Tuesday, September 28, 2010

21 GMCT: Goal, Motivation, Confict, Tension

One of the first lessons a creative writer learns covers GMC: Goal, Motivation, Conflict.  Without a viable GMC combination, it's impossible to create characters that leap off the page and burn themselves into your heart, so GMC is at the core of every memorable work of fiction. Not only does each major character have their own GMC, but ideally, each relates to the major theme and they all come together to govern the characters' actions in the climax.
  • (G)oal. What the character wants and strives for to move the story forward. It must be difficult to achieve and come with its own inherent challenges and obstacles, and each choice and character change through the novel must make it harder or easier to attain that goal.
  • (M)otivation. The logical, believable reason or reasons the character wants that goal more than anything else in the world and is willing to work toward it instead of giving up when the going gets tough.
  • (C)onflict. The seemingly impossible obstacle or obstacles that will keep the character from attaining the goal until she has proven herself worthy through struggle and hard choices--and the way you keep your readers turning pages.

 Ideally, GMC is both internal (emotional) and external (physical) for every character, which provides them with depth and believability. More ideally, the internal and external GMCs will oppose each other. And most ideally, the GMCs for your critical characters are also in opposition. Those last two steps ensure that your novel not only contains conflict, but natural tension on every page. But bear in mind that natural does not equate to realistic. To create tension, conflict in a novel must be magnified, just as characters must be larger than life.

Tension, according to literary agent and author Donald Maass, is what makes a novel breakout, what makes it sell. He explains it like this:
All of this comes down to opposition of one type or another:
  • The character's external goal conflicts with her internal goal.
  • Circumstances put two of her external goals in conflict with each other so she must choose between them.
  • Another character she loves wants something that conflicts with her own goal.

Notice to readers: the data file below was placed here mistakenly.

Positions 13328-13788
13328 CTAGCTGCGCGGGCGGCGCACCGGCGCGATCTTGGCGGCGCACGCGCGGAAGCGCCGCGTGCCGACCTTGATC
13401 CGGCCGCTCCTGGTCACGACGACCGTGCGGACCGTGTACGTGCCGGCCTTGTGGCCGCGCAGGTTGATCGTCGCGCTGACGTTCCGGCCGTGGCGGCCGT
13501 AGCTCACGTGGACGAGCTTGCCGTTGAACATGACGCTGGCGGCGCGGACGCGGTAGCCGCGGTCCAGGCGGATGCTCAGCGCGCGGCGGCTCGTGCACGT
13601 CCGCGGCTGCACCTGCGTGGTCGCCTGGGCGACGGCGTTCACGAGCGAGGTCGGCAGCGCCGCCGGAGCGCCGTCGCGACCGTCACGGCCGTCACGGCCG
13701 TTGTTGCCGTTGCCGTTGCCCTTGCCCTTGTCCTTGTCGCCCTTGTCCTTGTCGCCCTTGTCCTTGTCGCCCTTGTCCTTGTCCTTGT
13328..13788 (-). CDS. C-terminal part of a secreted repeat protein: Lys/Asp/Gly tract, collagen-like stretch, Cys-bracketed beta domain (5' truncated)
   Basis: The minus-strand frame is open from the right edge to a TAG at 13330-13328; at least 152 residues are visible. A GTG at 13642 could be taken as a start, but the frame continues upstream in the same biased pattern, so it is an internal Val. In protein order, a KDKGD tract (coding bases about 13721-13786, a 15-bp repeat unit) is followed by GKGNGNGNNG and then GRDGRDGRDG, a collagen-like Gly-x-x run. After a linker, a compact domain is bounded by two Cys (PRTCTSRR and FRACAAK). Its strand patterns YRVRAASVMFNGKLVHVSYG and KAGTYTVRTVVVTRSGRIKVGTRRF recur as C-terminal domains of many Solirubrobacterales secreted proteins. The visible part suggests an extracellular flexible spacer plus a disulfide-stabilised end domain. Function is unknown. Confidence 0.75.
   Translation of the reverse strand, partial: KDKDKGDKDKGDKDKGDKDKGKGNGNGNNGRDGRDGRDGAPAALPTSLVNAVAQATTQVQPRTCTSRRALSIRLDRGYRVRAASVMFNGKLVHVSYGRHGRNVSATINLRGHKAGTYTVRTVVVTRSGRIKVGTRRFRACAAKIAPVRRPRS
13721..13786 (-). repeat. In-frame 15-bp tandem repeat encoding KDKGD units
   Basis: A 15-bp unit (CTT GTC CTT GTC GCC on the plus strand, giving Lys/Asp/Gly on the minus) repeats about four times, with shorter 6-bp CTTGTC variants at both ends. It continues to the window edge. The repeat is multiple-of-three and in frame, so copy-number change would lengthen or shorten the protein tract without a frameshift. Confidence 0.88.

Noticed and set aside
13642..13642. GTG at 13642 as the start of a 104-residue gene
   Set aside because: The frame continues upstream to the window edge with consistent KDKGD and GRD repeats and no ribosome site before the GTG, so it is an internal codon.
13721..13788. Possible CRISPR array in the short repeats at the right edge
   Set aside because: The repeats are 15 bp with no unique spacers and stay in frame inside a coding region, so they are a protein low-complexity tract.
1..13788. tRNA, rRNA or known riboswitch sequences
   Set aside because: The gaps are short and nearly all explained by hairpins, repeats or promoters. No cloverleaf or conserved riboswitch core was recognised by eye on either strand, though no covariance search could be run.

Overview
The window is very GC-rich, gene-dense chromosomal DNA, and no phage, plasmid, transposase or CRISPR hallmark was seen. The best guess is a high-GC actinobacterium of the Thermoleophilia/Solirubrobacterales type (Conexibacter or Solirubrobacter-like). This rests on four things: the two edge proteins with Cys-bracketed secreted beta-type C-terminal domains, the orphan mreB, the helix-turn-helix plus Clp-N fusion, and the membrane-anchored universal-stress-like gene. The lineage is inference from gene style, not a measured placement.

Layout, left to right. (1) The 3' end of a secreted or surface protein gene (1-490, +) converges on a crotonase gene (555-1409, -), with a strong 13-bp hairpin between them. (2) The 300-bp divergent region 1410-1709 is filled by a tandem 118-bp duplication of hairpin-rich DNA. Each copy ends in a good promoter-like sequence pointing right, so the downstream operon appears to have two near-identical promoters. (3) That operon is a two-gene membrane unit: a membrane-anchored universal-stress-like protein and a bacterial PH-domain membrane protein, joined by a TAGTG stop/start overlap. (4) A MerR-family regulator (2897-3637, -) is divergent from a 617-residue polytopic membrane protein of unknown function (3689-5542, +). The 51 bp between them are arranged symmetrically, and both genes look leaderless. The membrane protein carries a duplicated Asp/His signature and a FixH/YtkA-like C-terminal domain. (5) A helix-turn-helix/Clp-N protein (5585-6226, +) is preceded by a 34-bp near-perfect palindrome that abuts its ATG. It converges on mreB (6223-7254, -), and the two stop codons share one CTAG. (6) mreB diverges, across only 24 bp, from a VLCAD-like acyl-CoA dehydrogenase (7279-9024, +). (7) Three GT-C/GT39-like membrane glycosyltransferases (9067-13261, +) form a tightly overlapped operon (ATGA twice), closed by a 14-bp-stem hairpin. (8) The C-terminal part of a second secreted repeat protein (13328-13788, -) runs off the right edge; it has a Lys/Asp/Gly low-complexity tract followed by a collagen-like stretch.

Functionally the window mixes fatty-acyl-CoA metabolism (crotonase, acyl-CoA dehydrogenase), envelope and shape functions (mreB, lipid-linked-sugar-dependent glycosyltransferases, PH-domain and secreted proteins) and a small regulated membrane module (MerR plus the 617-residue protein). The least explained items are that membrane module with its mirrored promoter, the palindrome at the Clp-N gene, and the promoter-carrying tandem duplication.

• Attaining one suddenly changes circumstances and makes achieving the other impossible.
  • Achieving one would have an impact on others her conscience would not allow.
The options for creating opposition are nearly infinite, but they must arise naturally from the GMC to be believable and truly compelling, and there must be an equally compelling reason why those circumstances occur. Similarly, the reader must understand and believe the reason why opposing characters are thrown together and kept together in a situation of conflict. Externally, their characteristics and goals must be interwoven into the novel's plot so they physically can't evade the conflict that is thrown at them. Internally, their motivation must make it impossible to give up.

To set up this kind of situation, as with anything in your manuscript, it helps to start with a macro view. Debra Dixon provided a simple chart in her excellent book, "GMC: Goals, Motivation, and Conflict.

CinderellaINTERNALEXTERNAL
GOALTo escape her drab existence.To go to the ball and have a chance to marry the prince.
MOTIVATION
  • She's tired of being her stepmother's scapegoat.
  • She's exhausted by all the work she has to perform.
  • She's worn out by her stepsister's demands.
Marrying someone is her only option for escape.



CONFLICT
  • Her innate goodness and loyalty make her reluctant to go against her stepmother's wishes.
  • She is conditioned to fear her stepmother's retribution if she fails to complete her tasks.
  • She knows what she looks like and knows she has no chance of attracting the prince in her rags and cinders.
  • Her stepmother gives her extra work she must perform.
  • She has no dress to wear and no transportation to the ball.


StepmotherINTERNALEXTERNAL
GOALTo keep Cinderella from outshining her own daughters.To prevent Cinderella from going to the ball.
MOTIVATION
  • She loves her daughters and wants them to prosper.
  • Having once mistreated Cinderella she can't afford to have anyone. know what she has done.
  • Having stolen Cinderella's birthright, she needs to keep Cinderella powerless; a husband would have the power to force her to turn over Cinderella's  share of the father's estate.